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Monday
Dec212009

What are You Waiting for?



Christmas is a season.

So say the marketers whose motive may spring more from extended shopping opportunities than increased reflection about the Messiah.

A large chunk of Christmas is in the waiting, which throbs like a heartbeat beneath the other myriad tasks that vie for our attention. We wait for packages to arrive, for snow to fall, for guests to come through the door. Children wait for Christmas, though the effort is more audible.

Marriage is a dream we long for. Every night my twins pray "to have a good marriage and shun adultery." They started two years ago when they were five. If they keep this up, after two decades they will have prayed for marriage seven thousand times. I remember planning my wedding as a little girl. I told my sister I wanted the Hallelujah Chorus as a recessional, as it was the happiest song I knew. She laughed at me. (I changed my mind)

Pregnancy is a lab in the art of waiting... for a swelling belly, for a quickening, for the moment when life shifts into a whole new realm and your heart breaks open. You are poised to see this small, precious face for the first and millionth time, and hear the soft breathing that feels like a lullaby. If you try to carry on normal conversation with a pregnant woman, everything she says is colored by the building sense of what is to come. She is expecting.


Imagine, if instead of the budding anticipation of a magical morning through weeks of preparation, Christmas arrived like a surprise 30th birthday party when all your friends throw on the lights and yell "Merry Christmas!". Would you feel gypped of the chance to get ready? Other people offer you brightly wrapped presents, peanut brittle and cocoa, but you are empty handed.

What would happen if that was how a wedding worked... you stroll into church thinking you are going to just another Sunday service and it turns out to be a wedding, and the bride is you? You thought you were coming to hear a sermon and a few prayers and instead you are ushered up the aisle by a man whose acquaintance you have not yet made, and all the faces are smiling at you and a few are crying.

What would it be like if babies plopped into your life, with no preliminary hint? You crawl into bed at eleven after a leisurely evening with another couple, and are abruptly awakened at two am by an infant crying to nurse? Around his wrist is a bracelet that says,"For you, with love. God." He nuzzles in closer and you scramble to know how to care for this fragile newborn you have had no lead time to fall in love with. Pregnancy is a more gradual way to ease into the job. That is handy, as the promotion has a way of ratcheting up our routine.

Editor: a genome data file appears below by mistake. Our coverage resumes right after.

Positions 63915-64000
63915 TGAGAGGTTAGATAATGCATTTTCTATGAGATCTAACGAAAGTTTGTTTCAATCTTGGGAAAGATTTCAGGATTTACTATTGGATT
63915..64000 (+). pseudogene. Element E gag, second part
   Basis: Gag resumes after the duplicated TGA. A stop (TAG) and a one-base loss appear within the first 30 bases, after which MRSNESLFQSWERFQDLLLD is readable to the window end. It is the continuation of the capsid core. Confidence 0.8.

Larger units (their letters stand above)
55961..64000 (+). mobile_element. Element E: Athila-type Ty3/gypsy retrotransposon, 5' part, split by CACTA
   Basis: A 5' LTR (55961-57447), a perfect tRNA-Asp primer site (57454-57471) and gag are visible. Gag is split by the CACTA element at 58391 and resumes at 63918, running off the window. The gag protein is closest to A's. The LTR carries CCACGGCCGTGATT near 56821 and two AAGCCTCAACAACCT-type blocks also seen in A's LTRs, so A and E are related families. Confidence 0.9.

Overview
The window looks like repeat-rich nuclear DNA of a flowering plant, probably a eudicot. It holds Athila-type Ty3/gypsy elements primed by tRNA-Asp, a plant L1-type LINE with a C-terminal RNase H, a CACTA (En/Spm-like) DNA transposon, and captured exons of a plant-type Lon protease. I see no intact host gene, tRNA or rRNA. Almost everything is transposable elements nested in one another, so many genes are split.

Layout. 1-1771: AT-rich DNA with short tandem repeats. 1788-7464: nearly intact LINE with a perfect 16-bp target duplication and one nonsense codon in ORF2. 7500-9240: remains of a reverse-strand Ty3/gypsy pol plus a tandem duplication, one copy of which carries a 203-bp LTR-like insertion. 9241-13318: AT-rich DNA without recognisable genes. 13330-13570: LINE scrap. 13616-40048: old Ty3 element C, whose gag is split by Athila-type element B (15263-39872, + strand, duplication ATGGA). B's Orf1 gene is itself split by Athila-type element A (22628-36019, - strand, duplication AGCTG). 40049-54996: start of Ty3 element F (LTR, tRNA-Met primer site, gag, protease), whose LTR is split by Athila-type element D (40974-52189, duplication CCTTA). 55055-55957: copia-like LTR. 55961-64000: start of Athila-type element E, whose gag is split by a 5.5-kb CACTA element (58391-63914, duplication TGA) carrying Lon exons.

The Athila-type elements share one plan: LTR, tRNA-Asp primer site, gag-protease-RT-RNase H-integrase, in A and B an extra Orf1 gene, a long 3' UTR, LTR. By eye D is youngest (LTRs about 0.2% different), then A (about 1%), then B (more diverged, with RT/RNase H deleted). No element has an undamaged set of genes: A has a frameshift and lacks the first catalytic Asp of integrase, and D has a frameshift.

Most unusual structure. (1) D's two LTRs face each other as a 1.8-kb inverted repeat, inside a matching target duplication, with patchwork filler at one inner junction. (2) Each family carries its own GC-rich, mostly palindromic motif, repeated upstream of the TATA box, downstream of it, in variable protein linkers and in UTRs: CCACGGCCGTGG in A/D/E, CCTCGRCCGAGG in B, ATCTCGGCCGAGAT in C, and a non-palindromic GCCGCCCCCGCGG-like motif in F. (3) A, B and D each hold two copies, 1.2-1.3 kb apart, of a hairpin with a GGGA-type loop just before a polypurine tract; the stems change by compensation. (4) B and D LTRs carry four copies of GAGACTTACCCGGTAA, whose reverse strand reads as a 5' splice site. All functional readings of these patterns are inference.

What happens when a friend gives you something you didn't even know you wanted? Once my husband gave me ox gall. It was part of a collection of other mysteries, and I tried to be polite. Really I did.

"Thank you for the ox gall, honey!"

Alum, combs, and carageenan followed, and finally a book teaching me how to marble fabric and paper.  The new art form has brought me years of fun, and kept me wondering what exquisite pattern would appear on the "size" waiting to be caught up on silk or parchment. I was later more fully impressed to discover that ox gall retails for $160 a liter. (Apparently an ox is not partial to sharing)

Christmas, marriage, and babies for that matter are each a collection of gifts that include things we have been waiting for for a long time, and other surprises we didn't think to request. Ox gall had never made it to my wish list before it appeared under my Christmas tree. Neither did Lost Sleep, or a Partner Who Tends to Lose His Keys. In my early twenties, I never sighed with my chin propped in my palm, wistfully aching for a chance to perform midnight vigil over a fevered child, or the opportunity to stumble through advanced listening skills in marriage group. Yet those stocking stuffers have enriched my experience of parenting and marriage, if only as a reference point for the miracle of robust health and smooth communication. I never asked for them, but I have learned to say thank you anyway.

My husband is smart. He knew, as I did not, that learning how to marble would be nifty. God is ever smarter. He knows that marriage and babies, and His Coming will bless us beyond measure. Some of the accessories are messy, inconvenient, or expensive.

But all of them are worth waiting for.